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Friday, March 27, 2015
- Australia’s recent decision to move asylum seekers to offshore detention facilities has alarmed human rights organisations.
“Re-opening offshore detention centres could result in human rights violations, including potentially indefinite detention,” Pia Oberoi, advisor with the Office of the High Commissioner for Human Rights (HCHR) told IPS, despite that international human rights law requires that time limits be placed on immigration detention and that any detention should decided according to individual situations.
A spokesperson for the Australian government told IPS, “The government has been clear that under offshore processing arrangements, asylum seekers transferred to (detention facilities on) Nauru and Manus Island(s) will be processed in accordance with international obligations.” An interactive map of the area can be found here.
Even though some migrants coming to Australia by boat are not entitled to make a valid claim under the Refugee Convention, many are still protected under human rights law, such as victims of trafficking and stateless persons, including protection from refoulement.
The principal of non-refoulement in international law, specifically refugee law, concerns protecting refugees from being returned to places where their lives or freedoms could be threatened.
“The principle of non-refoulement has extra-territorial scope, meaning that Australia’s non-refoulement obligations are engaged when asylum seekers and migrants come under its jurisdiction or effective control, even if they have been intercepted on the high seas,” said Oberoi.
The decision to reopen offshore detention facilities was intended by the Australian government to deter future asylum seekers from coming by sea, a dangerous venture often attempted in undersized, overcrowded vessels. More than 100 asylum seekers have drowned attempting to reach Australia in 2012.
“Through regional processing and increasing the humanitarian intake, Australia is aiming to put an end to the tragic consequences of dangerous boat journeys by asylum seekers, and improve the prospects of those wishing to seek asylum in Australia,” said the government spokesperson.
But Oberoi disagreed with this approach, explaining that “there is no empirical evidence that immigration detention deters irregular migration, or discourages people from seeking asylum”.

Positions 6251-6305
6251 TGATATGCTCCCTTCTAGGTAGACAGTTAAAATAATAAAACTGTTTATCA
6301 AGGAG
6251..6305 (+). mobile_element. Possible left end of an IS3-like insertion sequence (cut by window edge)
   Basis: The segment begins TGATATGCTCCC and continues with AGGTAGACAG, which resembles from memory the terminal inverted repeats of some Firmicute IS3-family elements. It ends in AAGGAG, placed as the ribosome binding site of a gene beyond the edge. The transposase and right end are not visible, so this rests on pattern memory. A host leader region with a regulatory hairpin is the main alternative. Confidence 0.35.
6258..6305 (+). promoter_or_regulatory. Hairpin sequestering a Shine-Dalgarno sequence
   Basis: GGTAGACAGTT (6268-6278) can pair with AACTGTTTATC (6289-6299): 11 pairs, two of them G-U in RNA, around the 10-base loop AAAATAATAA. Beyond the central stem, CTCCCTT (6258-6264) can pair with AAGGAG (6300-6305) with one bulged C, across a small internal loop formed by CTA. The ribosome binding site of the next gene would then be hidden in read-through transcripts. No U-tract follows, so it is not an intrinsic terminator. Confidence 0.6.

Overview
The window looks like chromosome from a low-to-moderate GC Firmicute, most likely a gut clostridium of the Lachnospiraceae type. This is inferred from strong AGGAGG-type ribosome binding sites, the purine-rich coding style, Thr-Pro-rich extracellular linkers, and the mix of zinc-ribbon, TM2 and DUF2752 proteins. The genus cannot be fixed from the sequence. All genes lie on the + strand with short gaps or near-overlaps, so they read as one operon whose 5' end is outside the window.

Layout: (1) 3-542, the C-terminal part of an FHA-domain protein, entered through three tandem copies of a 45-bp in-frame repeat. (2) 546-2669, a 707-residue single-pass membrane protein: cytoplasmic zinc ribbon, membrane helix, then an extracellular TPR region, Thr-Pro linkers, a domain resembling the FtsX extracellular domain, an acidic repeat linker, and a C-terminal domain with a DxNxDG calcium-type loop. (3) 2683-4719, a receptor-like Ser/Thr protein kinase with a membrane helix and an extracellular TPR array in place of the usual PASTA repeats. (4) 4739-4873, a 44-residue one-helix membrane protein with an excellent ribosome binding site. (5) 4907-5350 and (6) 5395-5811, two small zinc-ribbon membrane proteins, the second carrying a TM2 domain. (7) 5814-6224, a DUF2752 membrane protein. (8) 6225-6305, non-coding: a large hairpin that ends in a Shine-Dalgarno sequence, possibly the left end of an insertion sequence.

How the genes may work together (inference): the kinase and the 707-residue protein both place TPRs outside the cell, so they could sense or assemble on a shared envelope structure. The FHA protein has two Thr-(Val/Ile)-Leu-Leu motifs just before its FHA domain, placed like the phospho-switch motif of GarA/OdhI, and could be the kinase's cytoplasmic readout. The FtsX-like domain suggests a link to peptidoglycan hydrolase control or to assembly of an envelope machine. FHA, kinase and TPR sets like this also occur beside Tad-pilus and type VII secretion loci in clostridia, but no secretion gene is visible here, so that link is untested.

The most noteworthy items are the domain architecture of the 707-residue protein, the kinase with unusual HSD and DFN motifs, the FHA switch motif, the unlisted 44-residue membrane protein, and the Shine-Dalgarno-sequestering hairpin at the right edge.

In a further effort to attract immigrants to apply through regular immigration channels, the Australian government has increased the country’s intake of natural migrants this year from 13,750 to 20,000, and has committed to taking in to 27,000 by 2017.
Ben Farrell from the Office of the United Nations High Commissioner for Refugees (UNHCR) in Canberra told IPS that UNHCR would prefer “an arrangement which would allow asylum-seekers arriving by boat into Australian territory to be processed in Australia”.
Farrell said that the UNHCR believed in the efficacy of cooperative approaches in the region, noting that such strategies had the potential to grant asylum seekers protection without having to risk dangerous journeys across the ocean.
The policy of offshore detention was abandoned in 2007 by the Australian government heeding complaints that refugees were spending months on the islands before resettlement.
In 2011 a deal with Malaysia was planned whereby unprocessed migrants from Australia were transferred to Malaysia in exchange for processed refugees. However, the deal was rejected by the Australian High Court given that Malaysia is not a signatory to the 1951 Refugee Convention.
“For a scheme like the one proposed with Malaysia to be legal, there must be no real risk of breach of Australia’s international human rights obligations and the Refugee Convention in the treatment of asylum seekers and migrants throughout the process in both Australia and Malaysia,” said Oberoi.
Australia is the UNHCR’s largest resettlement country on a per capita basis.
This month, 650 refugees have been picked up trying to reach Australia by boat. The annual number of arrivals by boat represents about two percent of Australia’s total migration.
As of March 2011, the average time spent in detention for asylum seekers arriving in Australia was 213 days.